Nova Scotians may be able to get their second doses of the COVID-19 vaccine sooner than expected.
Currently, appointments for the second dose of the vaccine are booked 105 days after the first dose.
But speaking with reporters shortly after he got his first Pfizer vaccine dose on Monday, Rankin said the province is looking to move things up.
“But it looks like we’ll be well ahead of schedule for second doses for everyone.”
Rankin expects everyone will have their first shot of the COVID-19 vaccine by mid-June, and they plan to open up second doses of the vaccine for healthcare workers and people in older age groups by late June.
Currently, Nova Scotians aged 25 or older can now book an appointment to get their first shot of the Pfizer or Moderna vaccine.
“Feels great,” said Rankin of getting his first dose. “I’m feeling good. I didn’t even really feel the shot.”
What about AstraZeneca?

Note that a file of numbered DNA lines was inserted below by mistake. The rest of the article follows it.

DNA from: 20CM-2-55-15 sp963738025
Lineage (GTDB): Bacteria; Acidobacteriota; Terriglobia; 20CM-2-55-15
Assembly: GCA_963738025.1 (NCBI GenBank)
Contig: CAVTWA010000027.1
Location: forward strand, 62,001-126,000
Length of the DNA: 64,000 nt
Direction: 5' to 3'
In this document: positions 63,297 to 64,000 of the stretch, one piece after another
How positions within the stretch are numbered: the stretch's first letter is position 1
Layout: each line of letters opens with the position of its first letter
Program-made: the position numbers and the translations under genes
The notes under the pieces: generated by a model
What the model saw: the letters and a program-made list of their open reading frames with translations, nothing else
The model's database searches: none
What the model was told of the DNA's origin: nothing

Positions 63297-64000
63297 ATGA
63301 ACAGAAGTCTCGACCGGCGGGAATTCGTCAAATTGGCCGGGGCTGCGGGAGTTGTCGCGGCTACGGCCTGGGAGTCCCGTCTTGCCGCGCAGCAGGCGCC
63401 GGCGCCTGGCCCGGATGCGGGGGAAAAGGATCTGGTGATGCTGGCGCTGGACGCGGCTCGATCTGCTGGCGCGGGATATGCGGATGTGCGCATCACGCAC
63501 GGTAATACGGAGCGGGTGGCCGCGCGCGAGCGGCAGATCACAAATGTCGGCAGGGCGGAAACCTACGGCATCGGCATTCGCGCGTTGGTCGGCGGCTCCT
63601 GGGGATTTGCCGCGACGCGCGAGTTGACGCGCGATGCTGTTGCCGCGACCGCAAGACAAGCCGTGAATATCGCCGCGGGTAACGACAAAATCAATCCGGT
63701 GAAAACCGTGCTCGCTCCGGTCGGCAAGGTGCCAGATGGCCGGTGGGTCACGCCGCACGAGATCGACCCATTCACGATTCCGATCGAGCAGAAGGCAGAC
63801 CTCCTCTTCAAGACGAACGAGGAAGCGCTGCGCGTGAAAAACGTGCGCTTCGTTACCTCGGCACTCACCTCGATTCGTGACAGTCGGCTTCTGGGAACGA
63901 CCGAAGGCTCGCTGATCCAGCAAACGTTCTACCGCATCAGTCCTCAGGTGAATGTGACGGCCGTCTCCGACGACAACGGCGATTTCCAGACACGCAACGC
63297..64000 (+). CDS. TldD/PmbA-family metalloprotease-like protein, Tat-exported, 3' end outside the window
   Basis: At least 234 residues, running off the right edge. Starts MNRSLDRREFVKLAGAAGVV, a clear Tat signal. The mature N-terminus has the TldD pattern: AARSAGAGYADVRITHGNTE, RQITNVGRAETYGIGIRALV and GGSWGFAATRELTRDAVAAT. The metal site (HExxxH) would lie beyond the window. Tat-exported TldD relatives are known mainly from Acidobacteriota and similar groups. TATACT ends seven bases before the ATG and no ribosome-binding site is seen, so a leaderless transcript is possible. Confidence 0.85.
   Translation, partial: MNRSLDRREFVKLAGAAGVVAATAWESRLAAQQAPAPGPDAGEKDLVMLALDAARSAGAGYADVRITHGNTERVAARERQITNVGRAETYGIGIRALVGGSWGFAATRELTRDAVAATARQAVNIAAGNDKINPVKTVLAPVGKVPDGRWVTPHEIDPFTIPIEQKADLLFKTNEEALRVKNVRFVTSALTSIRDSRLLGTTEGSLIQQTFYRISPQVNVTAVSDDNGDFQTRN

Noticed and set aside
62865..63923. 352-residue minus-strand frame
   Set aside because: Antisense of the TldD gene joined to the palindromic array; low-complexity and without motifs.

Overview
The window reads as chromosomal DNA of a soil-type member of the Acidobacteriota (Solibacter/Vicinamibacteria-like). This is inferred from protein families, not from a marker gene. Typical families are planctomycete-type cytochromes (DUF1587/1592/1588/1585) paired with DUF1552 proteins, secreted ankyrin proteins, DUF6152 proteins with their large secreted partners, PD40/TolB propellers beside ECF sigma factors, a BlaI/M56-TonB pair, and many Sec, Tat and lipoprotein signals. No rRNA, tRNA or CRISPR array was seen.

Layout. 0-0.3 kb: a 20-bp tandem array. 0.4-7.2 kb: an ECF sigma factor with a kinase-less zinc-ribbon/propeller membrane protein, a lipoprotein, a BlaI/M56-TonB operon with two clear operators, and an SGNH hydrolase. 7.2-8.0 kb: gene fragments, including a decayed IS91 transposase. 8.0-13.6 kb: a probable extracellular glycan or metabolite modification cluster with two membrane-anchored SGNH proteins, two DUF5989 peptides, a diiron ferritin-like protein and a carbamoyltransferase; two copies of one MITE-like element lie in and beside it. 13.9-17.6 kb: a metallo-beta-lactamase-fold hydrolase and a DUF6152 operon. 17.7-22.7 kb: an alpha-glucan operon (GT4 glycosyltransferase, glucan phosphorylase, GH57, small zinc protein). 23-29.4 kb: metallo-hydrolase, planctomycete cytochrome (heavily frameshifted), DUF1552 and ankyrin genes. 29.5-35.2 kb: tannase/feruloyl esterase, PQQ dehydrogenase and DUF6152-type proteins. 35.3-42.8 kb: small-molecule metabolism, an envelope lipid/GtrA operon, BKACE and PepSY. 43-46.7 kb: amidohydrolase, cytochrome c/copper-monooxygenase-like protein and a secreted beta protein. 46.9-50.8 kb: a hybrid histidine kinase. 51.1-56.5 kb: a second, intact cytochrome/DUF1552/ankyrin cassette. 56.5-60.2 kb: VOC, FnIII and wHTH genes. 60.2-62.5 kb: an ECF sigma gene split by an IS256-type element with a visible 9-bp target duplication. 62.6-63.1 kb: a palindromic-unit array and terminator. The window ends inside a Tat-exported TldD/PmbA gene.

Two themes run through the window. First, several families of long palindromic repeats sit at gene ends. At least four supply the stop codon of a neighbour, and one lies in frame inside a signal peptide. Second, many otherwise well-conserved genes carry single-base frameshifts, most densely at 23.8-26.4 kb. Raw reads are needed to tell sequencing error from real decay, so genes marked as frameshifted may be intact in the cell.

After Nova Scotia suspended its use of the AstraZeneca vaccine, those who already received their first shot were left wondering what will happen with their second.
While there has been some discussion of giving a different type of shot for the second dose, the National Advisory Committee on Immunization recently recommended that people get the same vaccine for their second dose as they did for their first.
Rankin said the province still has 2,000 doses of the AstraZeneca vaccine that won’t expire until the end of June. He said they were waiting on study that is expected to come out early next month before making any decisions.
He said those first doses of the AstraZeneca vaccine were given with “informed consent.”
“Everyone that took that vaccine was aware of the risks, but I continue to say the first vaccine that you’re able to get is the right one,” he said.
“All those that took that vaccine did the right thing and they’re keeping their communities safe and they’re limiting spread within Nova Scotia.”
Rankin also said the province is working on a reopening plan that’s slated to be released later on in the week.
Nova Scotia has been in shutdown since the end of April, when case counts began to skyrocket, and will remain in shutdown until at least the second week of June.
It’s still too early to suggest reopening dates, but Rankin said it will be a “phased approach.”
“What we do is we close down quickly and we cautiously open back up,” he said. “We need to have flexibility within that, so public health can continue to monitor our epidemiology.”